Allison Mankin | 2 Mar 18:06 2015

TSVDIR LC review: <draft-ietf-bfcpbis-rfc4582bis-13.txt> (The Binary Floor Control Protocol (BFCP)) to Proposed Standard>

[Put into template form and forwarded for the TSVDIR reviewer, Gorry Fairhurst, to expedite while he is traveling]

Please resolve these comments along with any other Last Call comments you may receive.

Document:  draft-ietf-6man-resilient-rs-04.txt
Reviewer: Gorry Fairhurst
Review Date: 2015-03-01
IETF LC End Date: 2015-03-05
IESG Telechat date: ---

Summary: This draft is not ready for publication as a standards track RFC.  

This document defines a control protocol that may be used over TCP or UDP.
The major change between this document and its predecessor RFC4528 is stated to be:

Main purpose of this work was to revise the specification to support BFCP over an unreliable transport (Section 16.1)

The use of UDP raises a number of issues that need to be considered when
used in environments that may experience congestion, long delay, or
limited capacity. Further work appears to be needed to address these
concerns. Citing RFC 5405 as normative (rather than informational) may be
good, and some of the guidance from this BCP suggests protocol issues that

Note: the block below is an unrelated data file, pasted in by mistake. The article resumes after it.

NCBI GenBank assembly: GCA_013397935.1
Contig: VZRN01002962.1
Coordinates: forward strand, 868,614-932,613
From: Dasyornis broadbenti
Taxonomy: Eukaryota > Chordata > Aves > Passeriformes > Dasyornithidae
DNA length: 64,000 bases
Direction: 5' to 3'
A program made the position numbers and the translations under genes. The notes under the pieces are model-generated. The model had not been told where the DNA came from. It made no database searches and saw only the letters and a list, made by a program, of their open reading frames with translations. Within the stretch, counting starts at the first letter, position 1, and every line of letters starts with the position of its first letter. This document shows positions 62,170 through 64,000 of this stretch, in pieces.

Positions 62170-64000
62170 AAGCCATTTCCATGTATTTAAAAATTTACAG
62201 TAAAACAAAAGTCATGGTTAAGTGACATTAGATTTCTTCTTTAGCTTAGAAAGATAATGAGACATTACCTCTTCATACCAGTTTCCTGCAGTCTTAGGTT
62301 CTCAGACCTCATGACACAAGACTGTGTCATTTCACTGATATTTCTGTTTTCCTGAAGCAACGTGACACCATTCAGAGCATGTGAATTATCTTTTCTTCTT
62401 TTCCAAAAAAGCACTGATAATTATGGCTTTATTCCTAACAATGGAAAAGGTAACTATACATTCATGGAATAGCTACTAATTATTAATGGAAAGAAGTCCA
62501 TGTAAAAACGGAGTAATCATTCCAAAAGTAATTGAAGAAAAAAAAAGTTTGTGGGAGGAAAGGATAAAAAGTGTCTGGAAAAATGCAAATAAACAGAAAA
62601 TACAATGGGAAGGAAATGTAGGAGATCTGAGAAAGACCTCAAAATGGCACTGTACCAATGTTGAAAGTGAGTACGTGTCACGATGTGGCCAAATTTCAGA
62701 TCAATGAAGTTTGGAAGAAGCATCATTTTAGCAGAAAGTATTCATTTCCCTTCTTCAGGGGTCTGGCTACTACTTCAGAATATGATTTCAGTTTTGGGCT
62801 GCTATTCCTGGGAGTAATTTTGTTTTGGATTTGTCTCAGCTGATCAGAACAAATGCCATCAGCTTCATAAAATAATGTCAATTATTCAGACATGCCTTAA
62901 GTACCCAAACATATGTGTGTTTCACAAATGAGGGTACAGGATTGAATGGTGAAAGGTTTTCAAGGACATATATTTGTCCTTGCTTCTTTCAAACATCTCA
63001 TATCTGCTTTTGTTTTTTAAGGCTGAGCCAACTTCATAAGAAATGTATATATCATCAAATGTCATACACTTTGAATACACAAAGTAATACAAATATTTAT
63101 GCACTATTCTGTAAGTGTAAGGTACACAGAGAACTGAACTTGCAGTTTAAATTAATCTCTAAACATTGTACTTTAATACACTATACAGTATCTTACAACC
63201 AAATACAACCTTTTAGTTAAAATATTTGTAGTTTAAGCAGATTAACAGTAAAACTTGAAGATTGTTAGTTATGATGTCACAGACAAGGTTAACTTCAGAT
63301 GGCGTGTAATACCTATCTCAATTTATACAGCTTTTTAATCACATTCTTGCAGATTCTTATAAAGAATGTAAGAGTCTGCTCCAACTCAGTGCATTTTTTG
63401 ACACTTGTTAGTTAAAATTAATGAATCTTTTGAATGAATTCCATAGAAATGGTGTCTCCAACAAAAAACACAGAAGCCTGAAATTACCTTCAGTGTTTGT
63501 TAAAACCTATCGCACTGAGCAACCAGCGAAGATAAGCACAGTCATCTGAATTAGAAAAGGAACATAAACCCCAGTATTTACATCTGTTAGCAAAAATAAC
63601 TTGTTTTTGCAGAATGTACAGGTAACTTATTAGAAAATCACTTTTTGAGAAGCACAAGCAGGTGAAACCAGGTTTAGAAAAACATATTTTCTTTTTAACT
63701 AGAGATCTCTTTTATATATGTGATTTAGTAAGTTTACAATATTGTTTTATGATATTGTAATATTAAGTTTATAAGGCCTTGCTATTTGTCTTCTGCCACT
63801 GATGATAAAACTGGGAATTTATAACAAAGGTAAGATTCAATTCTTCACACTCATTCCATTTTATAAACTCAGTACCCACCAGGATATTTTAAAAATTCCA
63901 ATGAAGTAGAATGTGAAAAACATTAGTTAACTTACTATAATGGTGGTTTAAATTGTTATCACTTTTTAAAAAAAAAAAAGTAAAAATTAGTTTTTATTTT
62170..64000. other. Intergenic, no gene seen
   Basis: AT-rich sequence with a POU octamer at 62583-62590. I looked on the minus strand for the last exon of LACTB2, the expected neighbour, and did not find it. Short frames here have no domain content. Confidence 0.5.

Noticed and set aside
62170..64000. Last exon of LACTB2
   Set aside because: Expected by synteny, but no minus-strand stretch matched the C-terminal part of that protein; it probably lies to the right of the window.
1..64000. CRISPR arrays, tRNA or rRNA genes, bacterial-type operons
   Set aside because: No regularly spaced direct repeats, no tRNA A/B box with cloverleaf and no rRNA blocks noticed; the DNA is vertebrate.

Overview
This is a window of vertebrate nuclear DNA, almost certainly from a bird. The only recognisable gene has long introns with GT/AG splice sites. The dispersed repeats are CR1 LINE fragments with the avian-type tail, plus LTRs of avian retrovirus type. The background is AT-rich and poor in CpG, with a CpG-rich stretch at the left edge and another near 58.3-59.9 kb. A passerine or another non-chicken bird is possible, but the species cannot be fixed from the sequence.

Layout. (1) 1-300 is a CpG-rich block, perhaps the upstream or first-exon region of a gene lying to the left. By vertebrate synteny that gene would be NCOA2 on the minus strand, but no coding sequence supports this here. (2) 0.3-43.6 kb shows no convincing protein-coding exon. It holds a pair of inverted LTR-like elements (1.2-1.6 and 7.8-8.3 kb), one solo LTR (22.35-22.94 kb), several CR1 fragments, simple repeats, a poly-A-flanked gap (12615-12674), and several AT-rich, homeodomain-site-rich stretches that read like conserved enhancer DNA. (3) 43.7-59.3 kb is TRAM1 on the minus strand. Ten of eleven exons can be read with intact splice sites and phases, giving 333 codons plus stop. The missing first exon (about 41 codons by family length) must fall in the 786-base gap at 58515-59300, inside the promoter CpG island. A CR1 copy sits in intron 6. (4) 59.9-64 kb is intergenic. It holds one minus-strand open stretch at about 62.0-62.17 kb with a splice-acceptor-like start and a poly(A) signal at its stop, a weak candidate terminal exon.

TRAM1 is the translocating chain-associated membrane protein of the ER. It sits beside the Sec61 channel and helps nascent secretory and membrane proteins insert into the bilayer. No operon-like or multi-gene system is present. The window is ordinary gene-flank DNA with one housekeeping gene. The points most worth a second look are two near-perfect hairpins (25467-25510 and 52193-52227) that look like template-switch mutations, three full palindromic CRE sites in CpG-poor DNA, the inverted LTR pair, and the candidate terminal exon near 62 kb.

should be examined and justified or amended. Notable concerns are the lack of
support for RTT estimation, and the way in which fragmentation is handled.

There is mention of potential support for SCTP, however the statement on
SCTP appears to need updating.

The intro states:
"BFCP has been designed so that it can be used in low-
bandwidth environments" - there are specific low-bandwidth
concerns when UDP is used. See below.

Section 3.4: Congestion Control
I do not understand how congestion-control is performed on the media flow.
Is it the responsibility of each audio stream to independently react to
congestion? If it is, it would be useful to state this here.

Section 5: Protocol:
"If a floor control server receives a
message with an unsupported version field value, and the extensions
in this document is supported, the receiving server MUST send an
Error message with parameter value 12 (Unsupported Version) to
indicate this. "
- What happens in the case where the receiving server does not support the
extensions in this document? Does it silently discard?

Section 5:

What is the security model when TLS/DTLS is not used? - has the protocol